It’s the Summer Solstice today. So, do I have any profound, poetic musings to offer, to mark this meaningful occasion? Well, no, I’m afraid not. The poem “In Search of Chalk” cannot be said to aspire to any level of profundity. But it does have a connection to Summer.
It’s coming up to that time of the year when people start preparing for their Summer Holidays. These days, of course, we Brits are no longer confined to the traditional British Seaside Holiday; but some of the coastal resorts still have their attractions. A couple of years ago, I visited Dover for the first time, and “In Search of Chalk” is a memoir of that visit. It’s one of my more informal poems; episodic, fragmentary, no traditional rhyme-scheme. You could look at it as a sketch, or a photograph – a “holiday snap”, in fact. Holiday photos are often a haphazard jumble of impressions, but occasionally they can capture an instant perfectly. And that’s really all I was trying to achieve with “In Search of Chalk”: a compressed impression of my day at Dover.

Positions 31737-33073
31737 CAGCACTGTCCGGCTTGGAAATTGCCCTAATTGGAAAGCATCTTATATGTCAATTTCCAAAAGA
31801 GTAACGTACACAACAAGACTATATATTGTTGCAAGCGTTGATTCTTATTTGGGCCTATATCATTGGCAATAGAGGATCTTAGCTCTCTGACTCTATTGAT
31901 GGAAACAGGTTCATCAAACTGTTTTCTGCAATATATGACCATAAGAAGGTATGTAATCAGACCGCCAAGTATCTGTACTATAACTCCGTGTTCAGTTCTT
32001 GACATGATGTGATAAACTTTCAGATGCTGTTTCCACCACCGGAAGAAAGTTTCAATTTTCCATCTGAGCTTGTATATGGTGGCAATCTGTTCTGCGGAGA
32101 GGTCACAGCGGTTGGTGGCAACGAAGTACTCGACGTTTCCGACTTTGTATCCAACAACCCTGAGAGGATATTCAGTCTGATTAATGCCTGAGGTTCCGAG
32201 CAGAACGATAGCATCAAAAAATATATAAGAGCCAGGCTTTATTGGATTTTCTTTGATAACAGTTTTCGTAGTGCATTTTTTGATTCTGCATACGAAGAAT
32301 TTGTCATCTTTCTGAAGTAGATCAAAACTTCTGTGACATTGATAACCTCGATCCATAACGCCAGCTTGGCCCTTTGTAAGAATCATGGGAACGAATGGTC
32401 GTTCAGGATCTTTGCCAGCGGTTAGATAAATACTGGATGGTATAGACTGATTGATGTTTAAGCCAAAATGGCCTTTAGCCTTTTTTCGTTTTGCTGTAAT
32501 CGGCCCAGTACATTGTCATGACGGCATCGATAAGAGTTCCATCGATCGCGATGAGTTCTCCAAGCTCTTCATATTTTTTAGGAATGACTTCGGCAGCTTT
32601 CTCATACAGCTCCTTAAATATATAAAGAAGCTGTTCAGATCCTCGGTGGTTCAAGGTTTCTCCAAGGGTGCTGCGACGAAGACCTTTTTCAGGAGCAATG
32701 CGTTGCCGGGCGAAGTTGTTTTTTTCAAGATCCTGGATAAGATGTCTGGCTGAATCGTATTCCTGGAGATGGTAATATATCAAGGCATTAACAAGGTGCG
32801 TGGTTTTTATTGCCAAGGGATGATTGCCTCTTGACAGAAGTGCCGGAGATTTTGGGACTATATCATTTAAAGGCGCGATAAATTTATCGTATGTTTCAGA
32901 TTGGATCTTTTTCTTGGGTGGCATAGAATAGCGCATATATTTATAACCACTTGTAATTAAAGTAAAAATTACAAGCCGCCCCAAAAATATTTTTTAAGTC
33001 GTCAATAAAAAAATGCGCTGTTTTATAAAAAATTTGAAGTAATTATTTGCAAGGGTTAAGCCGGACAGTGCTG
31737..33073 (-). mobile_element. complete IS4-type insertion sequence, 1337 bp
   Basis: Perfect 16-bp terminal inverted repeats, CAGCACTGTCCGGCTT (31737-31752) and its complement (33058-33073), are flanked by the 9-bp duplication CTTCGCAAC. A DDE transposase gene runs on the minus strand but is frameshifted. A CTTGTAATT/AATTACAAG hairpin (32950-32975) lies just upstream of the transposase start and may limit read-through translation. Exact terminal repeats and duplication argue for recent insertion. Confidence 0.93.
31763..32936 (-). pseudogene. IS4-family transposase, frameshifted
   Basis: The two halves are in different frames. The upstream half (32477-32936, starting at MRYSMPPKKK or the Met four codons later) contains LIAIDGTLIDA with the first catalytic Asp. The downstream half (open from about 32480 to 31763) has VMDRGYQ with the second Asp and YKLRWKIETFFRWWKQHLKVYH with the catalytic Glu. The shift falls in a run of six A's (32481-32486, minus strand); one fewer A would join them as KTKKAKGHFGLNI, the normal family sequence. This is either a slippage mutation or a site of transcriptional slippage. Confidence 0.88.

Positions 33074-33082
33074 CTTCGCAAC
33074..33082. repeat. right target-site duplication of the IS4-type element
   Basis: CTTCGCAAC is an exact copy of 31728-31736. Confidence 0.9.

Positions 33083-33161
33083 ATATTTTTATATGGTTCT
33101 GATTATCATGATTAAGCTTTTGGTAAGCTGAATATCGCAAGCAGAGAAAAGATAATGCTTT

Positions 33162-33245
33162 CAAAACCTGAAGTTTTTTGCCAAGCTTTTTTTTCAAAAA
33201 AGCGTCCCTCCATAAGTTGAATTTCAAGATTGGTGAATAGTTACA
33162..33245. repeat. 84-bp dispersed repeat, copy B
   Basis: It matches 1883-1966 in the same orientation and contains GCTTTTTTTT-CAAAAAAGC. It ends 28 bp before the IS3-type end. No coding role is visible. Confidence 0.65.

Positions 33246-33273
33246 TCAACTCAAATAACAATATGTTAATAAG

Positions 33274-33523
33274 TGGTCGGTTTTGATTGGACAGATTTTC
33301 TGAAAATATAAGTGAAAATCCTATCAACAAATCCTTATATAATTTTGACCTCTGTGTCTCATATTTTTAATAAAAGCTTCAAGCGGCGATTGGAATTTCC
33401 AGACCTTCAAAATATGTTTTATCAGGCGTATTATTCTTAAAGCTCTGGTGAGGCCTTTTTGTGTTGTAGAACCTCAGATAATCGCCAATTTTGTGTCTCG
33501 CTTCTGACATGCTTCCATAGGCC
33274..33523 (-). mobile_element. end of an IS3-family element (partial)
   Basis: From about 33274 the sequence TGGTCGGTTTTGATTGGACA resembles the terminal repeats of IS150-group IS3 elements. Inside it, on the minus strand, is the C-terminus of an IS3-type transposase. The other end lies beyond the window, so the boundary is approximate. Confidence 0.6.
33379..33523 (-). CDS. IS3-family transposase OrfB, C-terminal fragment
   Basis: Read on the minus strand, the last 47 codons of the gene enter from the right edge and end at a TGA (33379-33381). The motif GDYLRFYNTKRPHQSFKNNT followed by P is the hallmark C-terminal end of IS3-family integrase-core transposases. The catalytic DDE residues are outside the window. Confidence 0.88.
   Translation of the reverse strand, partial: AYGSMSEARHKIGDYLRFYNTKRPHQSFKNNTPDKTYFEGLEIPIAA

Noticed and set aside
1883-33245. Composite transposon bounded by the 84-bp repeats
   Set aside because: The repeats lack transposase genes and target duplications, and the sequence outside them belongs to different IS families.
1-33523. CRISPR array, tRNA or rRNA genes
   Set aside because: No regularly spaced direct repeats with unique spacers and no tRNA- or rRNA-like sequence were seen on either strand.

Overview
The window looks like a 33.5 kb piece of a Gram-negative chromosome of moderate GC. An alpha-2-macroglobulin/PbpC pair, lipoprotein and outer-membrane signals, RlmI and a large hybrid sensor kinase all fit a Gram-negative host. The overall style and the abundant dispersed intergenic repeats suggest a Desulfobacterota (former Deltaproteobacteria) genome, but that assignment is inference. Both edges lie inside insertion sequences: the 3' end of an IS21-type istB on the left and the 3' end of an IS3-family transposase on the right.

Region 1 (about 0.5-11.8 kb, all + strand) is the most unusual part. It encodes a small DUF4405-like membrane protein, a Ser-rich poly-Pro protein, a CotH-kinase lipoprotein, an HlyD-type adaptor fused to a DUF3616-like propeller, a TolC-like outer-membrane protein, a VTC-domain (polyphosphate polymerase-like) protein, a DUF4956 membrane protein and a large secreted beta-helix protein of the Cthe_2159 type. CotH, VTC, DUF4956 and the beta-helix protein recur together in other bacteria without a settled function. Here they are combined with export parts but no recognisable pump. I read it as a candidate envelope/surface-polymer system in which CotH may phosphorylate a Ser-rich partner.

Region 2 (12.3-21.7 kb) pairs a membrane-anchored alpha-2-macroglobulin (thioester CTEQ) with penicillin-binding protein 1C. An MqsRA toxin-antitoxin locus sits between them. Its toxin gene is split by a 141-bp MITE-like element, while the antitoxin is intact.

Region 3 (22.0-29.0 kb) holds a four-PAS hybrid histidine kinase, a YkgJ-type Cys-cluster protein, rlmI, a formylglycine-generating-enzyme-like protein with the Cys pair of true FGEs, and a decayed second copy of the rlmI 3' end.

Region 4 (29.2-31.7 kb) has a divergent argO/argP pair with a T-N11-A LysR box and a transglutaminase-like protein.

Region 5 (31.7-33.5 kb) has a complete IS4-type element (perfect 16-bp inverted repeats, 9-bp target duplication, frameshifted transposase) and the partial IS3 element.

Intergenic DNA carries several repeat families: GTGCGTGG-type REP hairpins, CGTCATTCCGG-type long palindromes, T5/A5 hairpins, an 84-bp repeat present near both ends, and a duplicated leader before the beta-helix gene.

In Search of Chalk:
“Excuse, please, we search the white cliffs”.
You wanted to say, in your best
Germanic accent, to the next
British person we saw.
“Gateway to the White Cliffs” we had seen.
We entered the portals, but found
no promised land. Time seemed endless, as we
walked, stumbled, climbed; enmeshed
by hills of quotidian green.
Then, a glimpse of white
around a corner. Then another.
Soon, we were kicking up
chalkdust, shouting, taking
photos of each other, against
dramatic white backloth.
Looking across shimmering expanse.
“Is that? . . . “Yes, it must be”.
We paused, awed, for a moment.
The ominous weight of history.
We had walked around,
above, beyond the whiteness;
not realizing it was there,
beneath us, all the time.
You had patches of white
on your clothes for weeks.
Marks you couldn’t erase.